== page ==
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Simple Christmas

Christmas day growing up was really special. All of us would eagerly anticipate the day. I don’t know who had a harder time falling asleep…us kids or our parents! We weren’t allowed to come out of our rooms until 7 am. Yet my mom would not be able to wait often and would call us a 6! We opened presents to each other. Each of us was almost more eager to watch someone open the present we carefully picked out than the one we were given to open. It was a time of great generosity and laughter. Breakfast was special with croissants and sugary cereals. Almost always we received brand new clothes and after breakfast put our gifts away and wear our new clothes.

Then the grandparents came, the tree filled up with gifts again and the fun continued. Then we would feast all day, followed by a Turkey dinner and more feasting. In the evening we would sing and play the piano.

One of the hardest seasons for me is Christmas. No one does Christmas like my family. I have given up trying as it really is impossible. All my recreations have fallen short…and seem almost silly now that I think about it as the very thing that made christmas what it is….my family… Was not part of the recreations. Christmas is hard. It is my annual acute reminder of what I have lost. Many have reminded me over the years what I do have, what I have gained and have suggested that the family God has given me through so many friends. is the one that I should focus on. There is truth and wisdom in this. But… In reality, this is very hard to do. And while many look out for me at this time, I know why they look out for me. Amongst the gratitude, there is a twinge of pain.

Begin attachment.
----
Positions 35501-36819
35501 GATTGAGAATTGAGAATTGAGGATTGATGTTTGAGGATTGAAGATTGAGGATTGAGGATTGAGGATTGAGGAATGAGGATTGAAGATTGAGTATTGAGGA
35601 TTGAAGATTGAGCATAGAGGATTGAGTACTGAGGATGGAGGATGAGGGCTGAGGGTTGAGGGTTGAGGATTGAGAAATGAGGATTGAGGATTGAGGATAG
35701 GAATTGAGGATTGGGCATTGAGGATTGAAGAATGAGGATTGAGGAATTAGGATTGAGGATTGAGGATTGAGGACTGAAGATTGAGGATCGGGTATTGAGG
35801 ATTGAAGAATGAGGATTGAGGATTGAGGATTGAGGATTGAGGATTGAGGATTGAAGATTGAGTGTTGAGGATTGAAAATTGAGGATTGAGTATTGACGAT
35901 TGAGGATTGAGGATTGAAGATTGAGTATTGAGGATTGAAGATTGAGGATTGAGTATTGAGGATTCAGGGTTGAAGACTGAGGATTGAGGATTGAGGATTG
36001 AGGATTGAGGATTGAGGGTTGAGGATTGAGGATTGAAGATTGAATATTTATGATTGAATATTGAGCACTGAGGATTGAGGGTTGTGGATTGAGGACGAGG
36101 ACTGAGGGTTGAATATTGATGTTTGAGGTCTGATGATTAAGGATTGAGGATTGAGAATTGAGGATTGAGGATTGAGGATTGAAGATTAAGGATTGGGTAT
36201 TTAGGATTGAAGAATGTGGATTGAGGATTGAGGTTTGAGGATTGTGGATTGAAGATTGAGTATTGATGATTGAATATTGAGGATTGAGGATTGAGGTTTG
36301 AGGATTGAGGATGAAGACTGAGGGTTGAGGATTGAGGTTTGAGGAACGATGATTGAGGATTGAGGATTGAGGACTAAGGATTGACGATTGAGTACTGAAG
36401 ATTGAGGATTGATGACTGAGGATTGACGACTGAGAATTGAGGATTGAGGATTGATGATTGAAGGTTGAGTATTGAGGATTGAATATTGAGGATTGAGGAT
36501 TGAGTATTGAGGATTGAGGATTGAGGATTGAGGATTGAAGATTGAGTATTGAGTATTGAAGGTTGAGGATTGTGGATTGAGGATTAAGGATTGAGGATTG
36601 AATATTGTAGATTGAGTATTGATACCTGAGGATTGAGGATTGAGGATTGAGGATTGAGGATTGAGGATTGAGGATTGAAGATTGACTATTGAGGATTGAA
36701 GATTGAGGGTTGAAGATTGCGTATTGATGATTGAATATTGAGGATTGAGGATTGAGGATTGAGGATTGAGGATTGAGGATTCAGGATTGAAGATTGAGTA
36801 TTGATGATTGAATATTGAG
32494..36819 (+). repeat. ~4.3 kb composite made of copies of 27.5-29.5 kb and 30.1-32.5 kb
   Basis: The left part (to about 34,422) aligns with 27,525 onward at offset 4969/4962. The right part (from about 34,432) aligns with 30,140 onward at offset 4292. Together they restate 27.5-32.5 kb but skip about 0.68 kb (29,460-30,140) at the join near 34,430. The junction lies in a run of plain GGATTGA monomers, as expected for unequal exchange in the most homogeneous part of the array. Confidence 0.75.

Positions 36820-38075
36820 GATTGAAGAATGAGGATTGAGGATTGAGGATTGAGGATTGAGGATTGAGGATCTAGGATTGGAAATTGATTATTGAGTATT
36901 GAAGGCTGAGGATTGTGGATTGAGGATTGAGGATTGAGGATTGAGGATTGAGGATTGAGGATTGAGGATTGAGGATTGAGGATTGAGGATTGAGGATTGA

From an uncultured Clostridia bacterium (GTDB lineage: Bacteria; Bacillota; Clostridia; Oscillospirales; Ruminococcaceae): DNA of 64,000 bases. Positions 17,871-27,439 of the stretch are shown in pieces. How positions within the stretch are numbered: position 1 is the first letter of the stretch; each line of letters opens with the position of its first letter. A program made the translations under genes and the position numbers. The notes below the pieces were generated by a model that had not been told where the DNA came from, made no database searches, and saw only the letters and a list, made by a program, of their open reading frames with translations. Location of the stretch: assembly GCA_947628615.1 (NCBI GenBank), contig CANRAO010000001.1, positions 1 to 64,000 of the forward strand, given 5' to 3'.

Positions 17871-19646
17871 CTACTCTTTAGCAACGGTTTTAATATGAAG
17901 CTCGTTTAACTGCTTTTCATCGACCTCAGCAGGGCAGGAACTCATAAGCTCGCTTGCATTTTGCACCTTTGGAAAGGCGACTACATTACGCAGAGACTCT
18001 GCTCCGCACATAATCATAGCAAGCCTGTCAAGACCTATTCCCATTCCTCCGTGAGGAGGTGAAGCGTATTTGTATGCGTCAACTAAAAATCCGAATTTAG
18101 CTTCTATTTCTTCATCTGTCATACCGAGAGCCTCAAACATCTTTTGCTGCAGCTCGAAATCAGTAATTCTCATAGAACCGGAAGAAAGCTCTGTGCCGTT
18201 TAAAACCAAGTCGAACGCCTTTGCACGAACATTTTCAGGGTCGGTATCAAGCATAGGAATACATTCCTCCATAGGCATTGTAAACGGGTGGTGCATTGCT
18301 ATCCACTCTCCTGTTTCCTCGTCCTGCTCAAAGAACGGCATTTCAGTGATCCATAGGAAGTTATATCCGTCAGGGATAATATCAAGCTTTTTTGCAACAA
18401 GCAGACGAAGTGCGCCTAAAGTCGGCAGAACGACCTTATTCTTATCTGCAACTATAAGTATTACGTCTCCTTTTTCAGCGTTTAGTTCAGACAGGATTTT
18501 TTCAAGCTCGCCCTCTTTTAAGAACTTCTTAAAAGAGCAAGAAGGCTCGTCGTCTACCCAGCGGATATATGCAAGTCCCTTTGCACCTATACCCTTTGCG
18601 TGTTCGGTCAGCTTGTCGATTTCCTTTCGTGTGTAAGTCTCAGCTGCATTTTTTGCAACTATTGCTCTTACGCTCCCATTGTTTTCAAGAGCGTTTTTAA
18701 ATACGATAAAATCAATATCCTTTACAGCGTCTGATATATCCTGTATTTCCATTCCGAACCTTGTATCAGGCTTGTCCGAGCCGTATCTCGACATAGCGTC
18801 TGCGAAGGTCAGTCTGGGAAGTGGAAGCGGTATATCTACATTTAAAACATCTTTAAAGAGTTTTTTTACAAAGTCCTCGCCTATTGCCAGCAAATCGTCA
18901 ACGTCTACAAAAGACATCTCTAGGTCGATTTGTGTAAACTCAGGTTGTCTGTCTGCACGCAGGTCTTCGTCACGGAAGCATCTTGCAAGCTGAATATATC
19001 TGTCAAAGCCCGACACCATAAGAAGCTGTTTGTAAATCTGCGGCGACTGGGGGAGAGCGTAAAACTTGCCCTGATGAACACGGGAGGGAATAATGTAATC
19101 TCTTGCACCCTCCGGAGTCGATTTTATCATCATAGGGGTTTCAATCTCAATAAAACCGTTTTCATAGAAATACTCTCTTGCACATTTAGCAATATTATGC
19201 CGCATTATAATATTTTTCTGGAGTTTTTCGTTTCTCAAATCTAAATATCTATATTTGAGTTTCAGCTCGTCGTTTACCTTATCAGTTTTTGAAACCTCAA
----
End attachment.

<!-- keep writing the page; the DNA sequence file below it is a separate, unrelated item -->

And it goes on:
Last year I began a tradition that I hope to keep up. I served soup and bread to anyone who I was hungry or alone. This year I made vegan carrot bisque with coconut milk and maple syrup with a gluten free seed bread. The little girl from upstairs hung out with me as I baked. When she found out I had made gluten free bread just for her she threw her arms around me. A few people came. It was simple. Very simple.

I imagine Christ’s birth was simple in a sense. A manger for a bed. Probably served simple food if anything. A swaddling cloth. A poor engaged couple.

There seemed to be something really fitting about a pot of simple soup and an openness to anyone who would come. No presents. No extravagance. No stress.

Just simplicity

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